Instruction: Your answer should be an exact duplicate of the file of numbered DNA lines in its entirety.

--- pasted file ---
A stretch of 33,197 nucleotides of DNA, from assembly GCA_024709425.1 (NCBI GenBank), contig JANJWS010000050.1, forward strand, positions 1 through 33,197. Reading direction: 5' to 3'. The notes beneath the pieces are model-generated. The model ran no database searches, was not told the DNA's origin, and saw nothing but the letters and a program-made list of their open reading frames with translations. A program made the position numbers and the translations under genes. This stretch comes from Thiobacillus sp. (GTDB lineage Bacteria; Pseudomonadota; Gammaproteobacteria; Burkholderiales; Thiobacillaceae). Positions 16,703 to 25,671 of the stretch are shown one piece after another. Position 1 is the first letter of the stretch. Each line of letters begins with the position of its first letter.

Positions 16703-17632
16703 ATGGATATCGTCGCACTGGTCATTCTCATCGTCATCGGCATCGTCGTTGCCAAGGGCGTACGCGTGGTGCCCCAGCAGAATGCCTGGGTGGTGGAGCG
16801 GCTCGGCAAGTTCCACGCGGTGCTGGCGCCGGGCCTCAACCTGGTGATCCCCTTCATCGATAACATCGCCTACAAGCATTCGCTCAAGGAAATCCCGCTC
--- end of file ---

A stretch of 33,197 nucleotides of DNA, from assembly GCA_024709425.1 (NCBI GenBank), contig JANJWS010000050.1, forward strand, positions 1 through 33,197. Reading direction: 5' to 3'. The notes beneath the pieces are model-generated. The model ran no database searches, was not told the DNA's origin, and saw nothing but the letters and a program-made list of their open reading frames with translations. A program made the position numbers and the translations under genes. This stretch comes from Thiobacillus sp. (GTDB lineage Bacteria; Pseudomonadota; Gammaproteobacteria; Burkholderiales; Thiobacillaceae). Positions 16,703 to 25,671 of the stretch are shown one piece after another. Position 1 is the first letter of the stretch. Each line of letters begins with the position of its first letter.

Positions 16703-17632
16703 ATGGATATCGTCGCACTGGTCATTCTCATCGTCATCGGCATCGTCGTTGCCAAGGGCGTACGCGTGGTGCCCCAGCAGAATGCCTGGGTGGTGGAGCG
16801 GCTCGGCAAGTTCCACGCGGTGCTGGCGCCGGGCCTCAACCTGGTGATCCCCTTCATCGATAACATCGCCTACAAGCATTCGCTCAAGGAAATCCCGCTC